In 2012 I created a Twitter account in the name of William Empson (@williamempson), mostly in a fit of enthusiasm that his work should be seen by all (having spent some time at university writing about him). Not that his great reputation needs my promotion or care, but I feel generally that his poetry deserves as much esteem as his criticism enjoys. Like his prose, his poetry is idiosyncratic such that it has, now nearly a century from its composition, had to stand on its own or not at all; it is too knotty and esoteric to appeal to formalists, and too formal and often grand for the experimental to claim as their own. Helpfully, though, its concision and density favours the brevity of a tweet.
My review of Luke Kennard’s latest collection, Cain, is published on The Literateur. It’s been a long time coming, in that I’ve wanted to write once again about Luke for the past couple of years. I was glad to then have the opportunity now that the new book is out.
On his blog, the poet David Clarke described part of the strange business of reviewing poetry:
This means reading, re-reading, a fair amount of travelling around with the book in your bag or walking about the house with it under your arm.
Writing criticism involves a strange reading, as Clarke describes: not just reading, not re-reading, but staying with the book even thereafter, coming back and back to it, holding on with begrudged compulsion. It’s completely odd behaviour, in that all the normal reasons for reading a book are exceeded or depleted, and yet the book is still there, needing to be read again and again to keep it from fading. Its capacity to thrill or excite, to surprise or repulse, are gone, and, if they’re required to account for themselves, must be pulled up and reanimated. The ridges and furrows of the text, its form and features, are exaggerated with each repetition, swelling it all out of proportion.
Insight is hard. Writing is hard. Expressing something useful from the monster you’ve made of the book is hard, and harder especially when you suspect you may, even so, have something to say. During composition often one’s own critical writing feels at best impoverished and at worse a sham. You return, then, to the book, again. It becomes a grim obsession, akin to the madness of expecting different results from doing the same thing. The glimmer of any fleeting idea you thought you might have becomes a trap, and so you’re stuck there with only the book for company, like cellmates.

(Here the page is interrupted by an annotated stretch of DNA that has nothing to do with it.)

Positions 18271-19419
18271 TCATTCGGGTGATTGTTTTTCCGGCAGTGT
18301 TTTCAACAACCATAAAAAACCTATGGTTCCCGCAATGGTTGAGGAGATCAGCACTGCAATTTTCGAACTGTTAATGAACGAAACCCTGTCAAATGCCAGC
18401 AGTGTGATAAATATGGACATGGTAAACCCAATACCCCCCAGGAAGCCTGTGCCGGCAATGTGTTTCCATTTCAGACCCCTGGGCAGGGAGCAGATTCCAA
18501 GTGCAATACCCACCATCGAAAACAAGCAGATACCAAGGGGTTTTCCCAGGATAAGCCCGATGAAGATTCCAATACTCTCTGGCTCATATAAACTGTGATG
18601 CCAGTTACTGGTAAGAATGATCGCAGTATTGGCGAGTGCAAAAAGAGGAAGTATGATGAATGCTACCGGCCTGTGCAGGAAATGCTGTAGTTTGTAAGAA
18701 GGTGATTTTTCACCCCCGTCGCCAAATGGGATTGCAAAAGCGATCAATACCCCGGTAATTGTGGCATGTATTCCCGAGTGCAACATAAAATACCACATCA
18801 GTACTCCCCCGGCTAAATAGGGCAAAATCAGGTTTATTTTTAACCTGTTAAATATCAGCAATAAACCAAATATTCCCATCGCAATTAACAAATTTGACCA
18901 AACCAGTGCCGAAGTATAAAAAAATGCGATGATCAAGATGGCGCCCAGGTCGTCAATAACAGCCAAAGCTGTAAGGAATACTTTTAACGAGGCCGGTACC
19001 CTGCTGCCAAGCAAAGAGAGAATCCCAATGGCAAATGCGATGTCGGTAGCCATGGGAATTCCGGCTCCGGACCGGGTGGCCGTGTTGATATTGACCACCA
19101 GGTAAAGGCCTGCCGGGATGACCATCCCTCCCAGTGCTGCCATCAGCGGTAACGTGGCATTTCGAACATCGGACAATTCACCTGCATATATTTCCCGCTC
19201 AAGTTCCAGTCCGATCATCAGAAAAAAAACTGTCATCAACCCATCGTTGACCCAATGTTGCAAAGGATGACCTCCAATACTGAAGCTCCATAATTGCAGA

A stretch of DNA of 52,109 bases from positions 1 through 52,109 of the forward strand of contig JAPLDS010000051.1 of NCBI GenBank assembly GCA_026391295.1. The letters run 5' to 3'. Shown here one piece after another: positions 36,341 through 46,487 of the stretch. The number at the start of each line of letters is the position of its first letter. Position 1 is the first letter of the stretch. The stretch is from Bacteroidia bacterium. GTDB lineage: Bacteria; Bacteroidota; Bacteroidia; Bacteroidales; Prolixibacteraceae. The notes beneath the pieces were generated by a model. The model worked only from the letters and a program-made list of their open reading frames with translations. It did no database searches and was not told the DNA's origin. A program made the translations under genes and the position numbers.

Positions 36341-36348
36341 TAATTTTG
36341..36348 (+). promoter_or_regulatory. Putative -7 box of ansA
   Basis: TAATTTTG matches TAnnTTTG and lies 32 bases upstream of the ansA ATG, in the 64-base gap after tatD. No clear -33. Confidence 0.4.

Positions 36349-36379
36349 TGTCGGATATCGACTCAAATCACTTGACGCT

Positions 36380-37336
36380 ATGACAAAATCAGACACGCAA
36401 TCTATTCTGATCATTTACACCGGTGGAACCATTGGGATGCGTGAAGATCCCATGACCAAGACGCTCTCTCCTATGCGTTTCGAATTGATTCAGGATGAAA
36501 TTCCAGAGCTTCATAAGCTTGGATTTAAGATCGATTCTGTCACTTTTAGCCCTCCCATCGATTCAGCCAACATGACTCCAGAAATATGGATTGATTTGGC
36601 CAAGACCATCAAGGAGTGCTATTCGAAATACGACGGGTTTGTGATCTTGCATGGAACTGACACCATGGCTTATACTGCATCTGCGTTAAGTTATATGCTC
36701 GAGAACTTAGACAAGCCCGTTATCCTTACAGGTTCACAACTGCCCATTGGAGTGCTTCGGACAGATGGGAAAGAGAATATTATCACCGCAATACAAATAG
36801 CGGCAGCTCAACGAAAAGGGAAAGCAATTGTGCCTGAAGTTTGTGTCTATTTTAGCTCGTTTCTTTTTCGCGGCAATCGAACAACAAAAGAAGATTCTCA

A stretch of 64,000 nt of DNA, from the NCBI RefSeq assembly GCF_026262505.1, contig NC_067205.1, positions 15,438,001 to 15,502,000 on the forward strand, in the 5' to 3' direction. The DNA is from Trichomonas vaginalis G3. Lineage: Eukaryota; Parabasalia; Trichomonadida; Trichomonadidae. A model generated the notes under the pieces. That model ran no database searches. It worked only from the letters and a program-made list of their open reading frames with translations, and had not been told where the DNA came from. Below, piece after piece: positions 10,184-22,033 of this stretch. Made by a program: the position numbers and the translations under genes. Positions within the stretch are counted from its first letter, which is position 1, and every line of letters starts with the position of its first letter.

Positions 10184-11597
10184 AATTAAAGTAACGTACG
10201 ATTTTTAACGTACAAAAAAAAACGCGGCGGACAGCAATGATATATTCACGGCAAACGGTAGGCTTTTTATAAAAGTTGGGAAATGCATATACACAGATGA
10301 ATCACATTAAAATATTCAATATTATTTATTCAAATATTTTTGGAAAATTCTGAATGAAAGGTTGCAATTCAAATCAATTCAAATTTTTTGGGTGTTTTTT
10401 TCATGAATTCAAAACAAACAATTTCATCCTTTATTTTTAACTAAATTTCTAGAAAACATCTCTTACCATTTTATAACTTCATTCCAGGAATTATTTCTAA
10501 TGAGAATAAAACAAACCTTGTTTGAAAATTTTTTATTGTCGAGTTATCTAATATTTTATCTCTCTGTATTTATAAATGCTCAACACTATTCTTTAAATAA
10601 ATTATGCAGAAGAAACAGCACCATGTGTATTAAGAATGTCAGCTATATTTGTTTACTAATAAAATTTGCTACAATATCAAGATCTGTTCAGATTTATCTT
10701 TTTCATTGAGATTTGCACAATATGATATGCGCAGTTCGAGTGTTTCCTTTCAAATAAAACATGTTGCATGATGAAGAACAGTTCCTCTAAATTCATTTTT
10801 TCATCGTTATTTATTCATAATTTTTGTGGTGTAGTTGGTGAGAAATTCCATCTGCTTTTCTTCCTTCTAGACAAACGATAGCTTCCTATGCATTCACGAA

You chase and then lose your train of thought, like this. You call an end out of impatience, like this.
The roadside diners glimmered like bookshelves, little glowing bookshelves. (‘The Solex Brothers’, The Solex Brothers)
I’ll hawk him like a watch. Like a watch. (‘The Esplanade’, The Solex Brothers)
There are horrible opinions everywhere:/Like oil slicks (‘Halatnost’, The Harbour Beyond the Movie)
The prison sits on the horizon like a great ash-tray (‘The Murderer’, The Harbour Beyond the Movie)
‘Look,’ he said, shaking it out like a pigeon. (‘Baltimore Orioles’, The Harbour Beyond the Movie)
thoughts are expressed and then repudiated — revisionary, impulsive (and sometimes repulsive), suggesting, like its title, that — lived through desire’s pangs and that language is not so much the container or medium for pre-ordered subjectivity but its waste product, — known by the whistle of its passing rather than its form or shape as it goes
not that a poem follows the creation and curation of a self, but rather McLean’s poems are that self in the act of revision
Despite then being interesting in theory, the book itself is boring. You flick through the ~70 pages of ‘waste material’ — the book is bound like a flipbook — and stop here and there, you put it down and pick it up again, you read some lines at random:
Fond bends of the bob and tug of love giving over as if an illegal fireworks display. Swans
are the best friends of a shoe seller’s ghost. I told her she’s the coldest witch of any winter.
This restless phrase-turning goes on and on.